Meghan McCain, co-host of the popular daytime talk show “The View,” is getting flak for her complaints about the distribution of COVID-19 vaccines across the U.S.
On Monday’s episode, McCain called for Dr. Anthony Fauci, the nation’s top infectious disease expert, to be replaced with someone who “does understand science” and blamed him for what she called “terribly inconsistent messaging” that has left her “frustrated” and confused about when she might be eligible to receive a vaccine.
“The fact that I, Meghan McCain, co-host of ‘The View,’ I don’t know when or how I will be able to get a vaccine because the rollout for my age range and my health is so nebulous,” she told her fellow co-hosts. “I have no idea when and how I can get it.”
Fauci has been a leading voice in the country’s response to the coronavirus pandemic and serves as chief medical advisor to President Joe Biden.
Backlash was swift, with critics calling the co-host’s comments “misguided,” “entitled” and “tone deaf.”
“I’m so angry @MeghanMcCain,” one viewer tweeted. “Why does she think she should be entitled to a vaccine?”
“Still can’t stop thinking about how Meghan McCain thought it would be a good idea to complain that she hasn’t gotten the vaccine yet — AND SHE’S A CELEBRITY,” political commentator Brian Tyler Cohen wrote.
“I can’t get my vaccine quickly enough so the leading epidemiologist in the world needs to be fired,” someone else wrote, seemingly mocking McCain. “Maximum entitlement alert!!”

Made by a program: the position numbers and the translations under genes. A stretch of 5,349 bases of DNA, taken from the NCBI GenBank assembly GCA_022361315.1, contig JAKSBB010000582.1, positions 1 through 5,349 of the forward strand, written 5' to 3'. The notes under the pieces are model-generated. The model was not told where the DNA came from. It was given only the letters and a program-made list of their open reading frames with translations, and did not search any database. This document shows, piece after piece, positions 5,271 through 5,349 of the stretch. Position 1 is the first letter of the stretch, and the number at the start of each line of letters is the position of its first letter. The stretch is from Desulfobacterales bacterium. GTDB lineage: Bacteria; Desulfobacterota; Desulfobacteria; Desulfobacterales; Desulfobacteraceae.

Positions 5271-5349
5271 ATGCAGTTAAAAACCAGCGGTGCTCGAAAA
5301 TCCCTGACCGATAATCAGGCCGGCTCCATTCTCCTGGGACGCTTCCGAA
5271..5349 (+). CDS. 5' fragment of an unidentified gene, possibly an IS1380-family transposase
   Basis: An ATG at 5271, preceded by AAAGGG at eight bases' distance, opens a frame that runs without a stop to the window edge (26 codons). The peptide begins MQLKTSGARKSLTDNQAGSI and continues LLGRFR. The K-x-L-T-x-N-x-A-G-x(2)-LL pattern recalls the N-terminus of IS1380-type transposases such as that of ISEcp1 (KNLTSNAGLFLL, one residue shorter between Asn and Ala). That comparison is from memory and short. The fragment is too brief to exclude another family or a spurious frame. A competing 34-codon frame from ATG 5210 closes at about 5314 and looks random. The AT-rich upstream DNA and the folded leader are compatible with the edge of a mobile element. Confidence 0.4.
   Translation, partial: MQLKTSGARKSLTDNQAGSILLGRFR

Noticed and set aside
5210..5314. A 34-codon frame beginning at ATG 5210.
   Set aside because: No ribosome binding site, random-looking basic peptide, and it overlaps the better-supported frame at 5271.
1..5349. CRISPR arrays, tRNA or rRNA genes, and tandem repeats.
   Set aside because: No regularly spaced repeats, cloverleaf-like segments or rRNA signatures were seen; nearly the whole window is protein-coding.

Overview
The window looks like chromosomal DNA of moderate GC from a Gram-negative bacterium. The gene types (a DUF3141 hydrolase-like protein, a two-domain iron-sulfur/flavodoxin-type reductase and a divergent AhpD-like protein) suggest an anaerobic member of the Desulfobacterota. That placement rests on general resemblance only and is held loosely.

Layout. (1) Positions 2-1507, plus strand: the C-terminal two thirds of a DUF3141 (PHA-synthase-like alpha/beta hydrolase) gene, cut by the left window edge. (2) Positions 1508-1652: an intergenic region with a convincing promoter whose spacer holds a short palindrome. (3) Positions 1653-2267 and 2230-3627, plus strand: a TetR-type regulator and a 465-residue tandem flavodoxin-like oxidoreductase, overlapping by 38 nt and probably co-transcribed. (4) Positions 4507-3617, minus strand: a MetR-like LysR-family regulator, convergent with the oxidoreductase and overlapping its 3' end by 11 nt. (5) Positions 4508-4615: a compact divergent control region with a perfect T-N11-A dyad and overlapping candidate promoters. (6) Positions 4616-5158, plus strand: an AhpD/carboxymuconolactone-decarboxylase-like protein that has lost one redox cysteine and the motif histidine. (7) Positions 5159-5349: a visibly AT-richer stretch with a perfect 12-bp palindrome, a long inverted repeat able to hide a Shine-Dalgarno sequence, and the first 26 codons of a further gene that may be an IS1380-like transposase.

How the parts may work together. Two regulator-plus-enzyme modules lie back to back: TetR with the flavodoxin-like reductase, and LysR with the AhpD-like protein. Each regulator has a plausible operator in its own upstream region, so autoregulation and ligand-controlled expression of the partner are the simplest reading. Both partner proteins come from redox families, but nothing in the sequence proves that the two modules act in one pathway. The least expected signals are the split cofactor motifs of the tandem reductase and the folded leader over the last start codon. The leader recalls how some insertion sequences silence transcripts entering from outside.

Another viewer said McCain’s comments made her “cringe,” and suggested the Fox News alum wait until “after all the most vulnerable, elderly, poor and front liners” receive the vaccine.
McCain told her co-hosts Monday that the nation’s vaccine rollout has “been a disaster,” placing part of the blame on former President Donald Trump before slamming Fauci and the Biden administration over what she said has been mixed messaging.
“I, for one, would like something to look forward to and to hope for because if getting the vaccine means that just nothing changes and we have to wait another few years until everyone gets it … there’s already a lot of people not getting it,” she said. “We’re already having a messaging problem getting people to take this vaccine. I’m over Dr. Fauci.”
The highly sought after vaccine is being administered in phases, and rollout plans vary from state to state. However, most have prioritized the most at-risk populations including health care employees, essential workers and the elderly. In McCain’s home state of Arizona, officials will roll out the vaccine in five phases.
The state is currently in Phases 1A and 1B, which prioritizes health care and EMS workers, teachers, childcare workers, residents and staff at long-term care facilities and adults aged 65 and older, according to the state health department.
McCain, 35, doubled down on her criticism of Fauci on Tuesday, writing on Twitter: “I voiced my frustration honestly despite the fact that if you and twitter don’t like it, I represent the feelings of many Americans. I also believe sainting our public figures to infallibility is dangerous and irrational.”